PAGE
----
observed in its implementation? What are the new challenges for research on
problem solving? These questions will be discussed in the light of an international
survey conducted recently.
GERDES, Paulus (Mozambique)
"Culture and mathematics education in (southern)
Africa"
GJONE, Gunnar (Norway)
"A new role for curriculum documents  from inspiration to
production plans?"
In many countries new educational thoughts have emerged.
Education and research
have been increasingly influenced by economic considerations.
Education clearly has
implications for economic growth, but only in recent years
have the models of
management i production been adopted for education. We will
discuss how
curriculum documents reflect this development.
GU, Lingyuan (China)
"An experiment in Qingpu  A report on Math Education
Reform of the Contemporary
Standard in China"
From the year 1977 to 1992, we developed an experiment on a
large scale in
education reform in Qingpu county (regarded as an epitome of
then China) and
made the qualified rate in maths by all county middle school
students go up from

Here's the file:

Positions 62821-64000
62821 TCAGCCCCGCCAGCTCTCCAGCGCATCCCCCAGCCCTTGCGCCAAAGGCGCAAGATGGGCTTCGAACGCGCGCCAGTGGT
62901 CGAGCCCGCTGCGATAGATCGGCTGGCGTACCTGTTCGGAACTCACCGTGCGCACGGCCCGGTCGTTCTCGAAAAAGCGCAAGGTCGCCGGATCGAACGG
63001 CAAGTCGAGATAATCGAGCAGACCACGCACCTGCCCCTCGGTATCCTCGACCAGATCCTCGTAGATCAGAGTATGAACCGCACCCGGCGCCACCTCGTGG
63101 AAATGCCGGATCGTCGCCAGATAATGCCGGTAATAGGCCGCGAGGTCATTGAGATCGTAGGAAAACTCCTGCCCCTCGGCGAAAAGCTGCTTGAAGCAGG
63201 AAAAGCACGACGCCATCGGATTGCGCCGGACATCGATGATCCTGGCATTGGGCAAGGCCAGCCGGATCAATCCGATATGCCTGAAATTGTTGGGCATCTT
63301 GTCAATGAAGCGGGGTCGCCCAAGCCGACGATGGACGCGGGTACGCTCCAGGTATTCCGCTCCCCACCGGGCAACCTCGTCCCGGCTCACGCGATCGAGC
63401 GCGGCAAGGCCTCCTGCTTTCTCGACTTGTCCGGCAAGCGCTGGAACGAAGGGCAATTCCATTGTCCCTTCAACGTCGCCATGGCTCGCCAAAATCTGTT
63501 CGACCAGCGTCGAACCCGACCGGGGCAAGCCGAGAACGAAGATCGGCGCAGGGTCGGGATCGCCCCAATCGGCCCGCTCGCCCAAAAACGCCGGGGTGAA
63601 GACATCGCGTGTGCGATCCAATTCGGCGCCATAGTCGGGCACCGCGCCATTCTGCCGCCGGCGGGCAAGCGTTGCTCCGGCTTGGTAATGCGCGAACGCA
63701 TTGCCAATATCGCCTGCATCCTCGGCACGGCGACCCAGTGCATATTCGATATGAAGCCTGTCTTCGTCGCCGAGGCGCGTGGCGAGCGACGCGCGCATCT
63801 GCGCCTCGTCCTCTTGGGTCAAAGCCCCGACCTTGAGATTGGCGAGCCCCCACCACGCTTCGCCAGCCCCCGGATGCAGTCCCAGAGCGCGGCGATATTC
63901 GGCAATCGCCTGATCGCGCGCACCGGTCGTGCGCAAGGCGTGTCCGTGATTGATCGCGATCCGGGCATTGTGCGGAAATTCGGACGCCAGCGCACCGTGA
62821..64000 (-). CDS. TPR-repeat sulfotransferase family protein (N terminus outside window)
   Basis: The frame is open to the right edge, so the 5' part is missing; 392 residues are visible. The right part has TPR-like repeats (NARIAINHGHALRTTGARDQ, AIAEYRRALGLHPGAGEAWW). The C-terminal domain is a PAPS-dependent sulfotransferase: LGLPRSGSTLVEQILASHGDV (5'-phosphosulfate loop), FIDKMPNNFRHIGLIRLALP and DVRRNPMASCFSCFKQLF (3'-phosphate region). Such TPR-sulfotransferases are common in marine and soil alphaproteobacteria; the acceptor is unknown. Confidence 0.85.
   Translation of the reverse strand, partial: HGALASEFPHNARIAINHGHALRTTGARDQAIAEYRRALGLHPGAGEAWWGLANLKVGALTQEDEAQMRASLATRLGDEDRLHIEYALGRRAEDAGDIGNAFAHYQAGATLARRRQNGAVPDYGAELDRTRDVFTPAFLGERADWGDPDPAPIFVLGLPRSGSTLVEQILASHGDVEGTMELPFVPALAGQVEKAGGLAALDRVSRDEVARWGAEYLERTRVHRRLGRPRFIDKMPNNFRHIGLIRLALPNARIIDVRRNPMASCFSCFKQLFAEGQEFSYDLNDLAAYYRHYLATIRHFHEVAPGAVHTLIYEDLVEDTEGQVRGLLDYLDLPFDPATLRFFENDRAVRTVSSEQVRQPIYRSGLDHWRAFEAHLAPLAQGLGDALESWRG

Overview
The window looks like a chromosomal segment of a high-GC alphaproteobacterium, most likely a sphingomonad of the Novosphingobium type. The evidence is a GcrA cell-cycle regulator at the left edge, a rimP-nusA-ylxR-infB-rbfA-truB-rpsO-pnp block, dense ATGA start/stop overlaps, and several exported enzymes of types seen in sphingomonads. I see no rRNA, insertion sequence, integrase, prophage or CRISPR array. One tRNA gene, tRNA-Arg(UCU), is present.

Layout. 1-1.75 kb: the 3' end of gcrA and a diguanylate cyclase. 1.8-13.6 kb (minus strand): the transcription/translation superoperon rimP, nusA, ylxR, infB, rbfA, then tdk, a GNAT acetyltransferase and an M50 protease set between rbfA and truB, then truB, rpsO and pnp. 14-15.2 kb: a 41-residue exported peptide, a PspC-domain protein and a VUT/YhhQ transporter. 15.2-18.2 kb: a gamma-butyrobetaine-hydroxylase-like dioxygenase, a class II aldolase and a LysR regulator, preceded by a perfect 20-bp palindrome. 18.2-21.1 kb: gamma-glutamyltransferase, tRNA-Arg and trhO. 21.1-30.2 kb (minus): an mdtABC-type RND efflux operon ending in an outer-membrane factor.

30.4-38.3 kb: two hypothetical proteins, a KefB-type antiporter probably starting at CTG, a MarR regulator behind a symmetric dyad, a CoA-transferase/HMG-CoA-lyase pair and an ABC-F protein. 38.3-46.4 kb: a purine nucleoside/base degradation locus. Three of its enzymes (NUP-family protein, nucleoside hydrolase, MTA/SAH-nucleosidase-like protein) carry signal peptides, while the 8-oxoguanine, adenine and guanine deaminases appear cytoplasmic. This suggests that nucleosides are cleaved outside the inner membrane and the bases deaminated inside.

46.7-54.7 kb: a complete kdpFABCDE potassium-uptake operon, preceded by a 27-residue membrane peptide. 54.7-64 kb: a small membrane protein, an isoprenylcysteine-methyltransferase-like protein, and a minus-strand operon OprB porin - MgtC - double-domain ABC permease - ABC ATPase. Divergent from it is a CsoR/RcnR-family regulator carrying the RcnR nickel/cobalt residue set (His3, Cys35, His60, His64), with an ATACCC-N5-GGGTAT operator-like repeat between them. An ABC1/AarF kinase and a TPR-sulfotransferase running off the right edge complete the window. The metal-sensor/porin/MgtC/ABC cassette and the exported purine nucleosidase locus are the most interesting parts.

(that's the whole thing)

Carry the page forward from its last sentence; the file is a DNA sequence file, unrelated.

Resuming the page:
16% to 85% and more. The State Education Commission has
defined it as the
important achievements in basic education reform and decide to
spread it out all
over the country. The report briefly introduces the unique
system of experiment
methods suitable for teachers in group and the experiment
results of teaching
principles and strategy etc. to let all students study
efficiently.
HART, Kath (UK)
"What responsability do researchers have to mathematics
teachers and children?"
In many countries there is little "Mathematics Education
Research". Repeatedly we
are told that it has little influence on what happens in the
classroom. Perhaps this
is because it is insufficiently relevant to the classroom
nongeneralisable and liable
to concerned with theory building.
HOWSON, Geoffrey (UK)
"Mathematics and Commonsense"
What are the relations between mathematics and commonsense? To
what extent is
it possible to teach mathematics as commonsense and what are
the dangers inherent
in such an approach?
KEITEL, Christine (Germany)
"Teaching maths anxiety  A circulus of aversion to
mathematics with teachers and students"
The way mathematics is taught in study courses for teachers at
university level
negatively determine perceptions of mathematics and
mathematics education and
the kind of "transmission" still typical for high school
mathematics. Based on
research about the social view of mathematics held by teacher
students for all school